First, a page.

City Provides Online System During Parking Fine Amnesty Program - - Tulsa, OK - News, Weather, Video and Sports - |


City Provides Online System During Parking Fine Amnesty Program

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TULSA, Oklahoma -

Tulsans with unpaid parking tickets have a chance to pay up.

But the response to three-week amnesty program hasn't been as strong as the city hoped.

It's a carrot and stick approach -- amnesty now or punishment later with higher fines for not paying parking tickets.

There are thousands of cars on the list to be towed, and the list is online so you can check your car or someone else's.

1/31/2014 Related Story: Efforts To Collect Tulsa's Unpaid Parking Tickets To 'Step Up' After Amnesty

In Tulsa, it's easy to ignore parking meters and even parking tickets.

The city has hundreds of thousands of dollars in unpaid fines.

A lot of people just don't pay them.

"If they have unpaid parking tickets, more than one, they're liable to have their car towed and stored until all the fines and everything is paid, so $15 ticket could turn into $200 or $300 really quickly," City of Tulsa's Bob Bledsoe said.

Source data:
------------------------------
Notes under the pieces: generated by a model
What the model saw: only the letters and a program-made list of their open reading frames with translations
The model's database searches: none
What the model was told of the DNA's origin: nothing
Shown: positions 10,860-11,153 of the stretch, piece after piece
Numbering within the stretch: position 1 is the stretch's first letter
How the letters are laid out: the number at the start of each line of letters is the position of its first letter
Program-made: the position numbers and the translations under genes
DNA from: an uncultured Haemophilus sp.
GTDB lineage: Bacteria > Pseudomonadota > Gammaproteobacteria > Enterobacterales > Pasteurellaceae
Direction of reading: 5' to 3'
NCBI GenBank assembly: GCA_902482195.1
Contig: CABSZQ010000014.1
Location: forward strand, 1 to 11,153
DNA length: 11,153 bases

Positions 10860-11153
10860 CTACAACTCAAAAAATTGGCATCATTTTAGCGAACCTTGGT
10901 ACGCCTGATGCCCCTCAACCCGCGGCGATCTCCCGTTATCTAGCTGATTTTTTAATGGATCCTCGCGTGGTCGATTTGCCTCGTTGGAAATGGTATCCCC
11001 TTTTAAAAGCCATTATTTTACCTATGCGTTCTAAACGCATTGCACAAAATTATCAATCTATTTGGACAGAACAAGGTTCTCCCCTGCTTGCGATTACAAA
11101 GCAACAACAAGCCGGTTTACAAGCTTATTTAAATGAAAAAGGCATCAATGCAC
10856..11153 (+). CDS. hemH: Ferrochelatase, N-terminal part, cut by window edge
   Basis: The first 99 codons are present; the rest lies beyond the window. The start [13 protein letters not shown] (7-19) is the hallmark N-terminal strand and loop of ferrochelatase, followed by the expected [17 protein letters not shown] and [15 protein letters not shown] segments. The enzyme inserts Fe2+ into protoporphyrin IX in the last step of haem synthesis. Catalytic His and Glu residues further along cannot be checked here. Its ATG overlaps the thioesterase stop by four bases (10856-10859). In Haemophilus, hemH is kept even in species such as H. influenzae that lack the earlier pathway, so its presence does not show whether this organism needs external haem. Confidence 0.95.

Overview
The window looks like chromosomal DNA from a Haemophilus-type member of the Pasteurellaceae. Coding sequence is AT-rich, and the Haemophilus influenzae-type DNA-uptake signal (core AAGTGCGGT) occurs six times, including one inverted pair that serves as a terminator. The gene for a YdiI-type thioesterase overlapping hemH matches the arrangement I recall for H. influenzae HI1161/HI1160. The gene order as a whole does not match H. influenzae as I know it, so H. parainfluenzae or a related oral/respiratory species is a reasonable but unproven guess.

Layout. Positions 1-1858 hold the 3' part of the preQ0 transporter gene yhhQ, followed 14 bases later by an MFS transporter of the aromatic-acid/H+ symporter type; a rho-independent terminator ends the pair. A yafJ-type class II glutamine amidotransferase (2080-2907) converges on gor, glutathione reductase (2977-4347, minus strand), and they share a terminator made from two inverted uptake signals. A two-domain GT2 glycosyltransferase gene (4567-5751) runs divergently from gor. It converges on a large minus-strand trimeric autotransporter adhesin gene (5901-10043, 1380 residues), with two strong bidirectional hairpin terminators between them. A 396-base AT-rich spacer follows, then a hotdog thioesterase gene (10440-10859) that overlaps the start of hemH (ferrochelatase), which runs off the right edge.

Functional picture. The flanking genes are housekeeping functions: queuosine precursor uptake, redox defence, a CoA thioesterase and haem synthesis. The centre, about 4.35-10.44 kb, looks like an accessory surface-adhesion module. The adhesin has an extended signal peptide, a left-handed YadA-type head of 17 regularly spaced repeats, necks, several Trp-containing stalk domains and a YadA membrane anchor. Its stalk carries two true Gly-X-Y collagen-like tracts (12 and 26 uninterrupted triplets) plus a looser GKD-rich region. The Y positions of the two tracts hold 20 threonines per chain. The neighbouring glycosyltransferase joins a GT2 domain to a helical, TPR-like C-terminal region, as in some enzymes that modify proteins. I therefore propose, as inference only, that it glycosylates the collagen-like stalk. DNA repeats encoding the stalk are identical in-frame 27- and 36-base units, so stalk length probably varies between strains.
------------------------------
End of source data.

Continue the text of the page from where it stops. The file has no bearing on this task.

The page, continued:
But for the next week -- the city is offering amnesty.

At city hall, people can pay tickets without the usual late fees.

But a crackdown is coming - starting with the 19,000 cars that have at least two unpaid parking tickets.

Some have dozens because there's not much enforcement.

After the amnesty period, the city says drivers with unpaid tickets might find a boot attached to their car.

To make honesty a little easier, the city posted the tag numbers of repeat offenders online.

It's intended for people to type in their own tags, but it works for reporters, too.

We checked about 25 cars before we came to a black Expedition.

According to city records, it's connected to 10 unpaid tickets.

We didn't go far to find, it's five parking spots from the front door of city hall.

"Oh, that's on the tow list," councilor Phil Lakin said. "We should go report him right now. Is it the mayor's car?"

Reporter: "Is it your car?

Lakin: "No mine is way over there. You probably haven't checked it yet."

The city hopes people will check their own tags and pay up.

"I don't think we want citizens to go out and search for those, but it does allow people who think they might have a ticket and aren't sure if they paid it to check and make sure and if so come in and pay it during the amnesty," Bledsoe said.

You can check if you have outstanding tickets by calling (918) 596-2100 or clicking here. All you need is a tag number.

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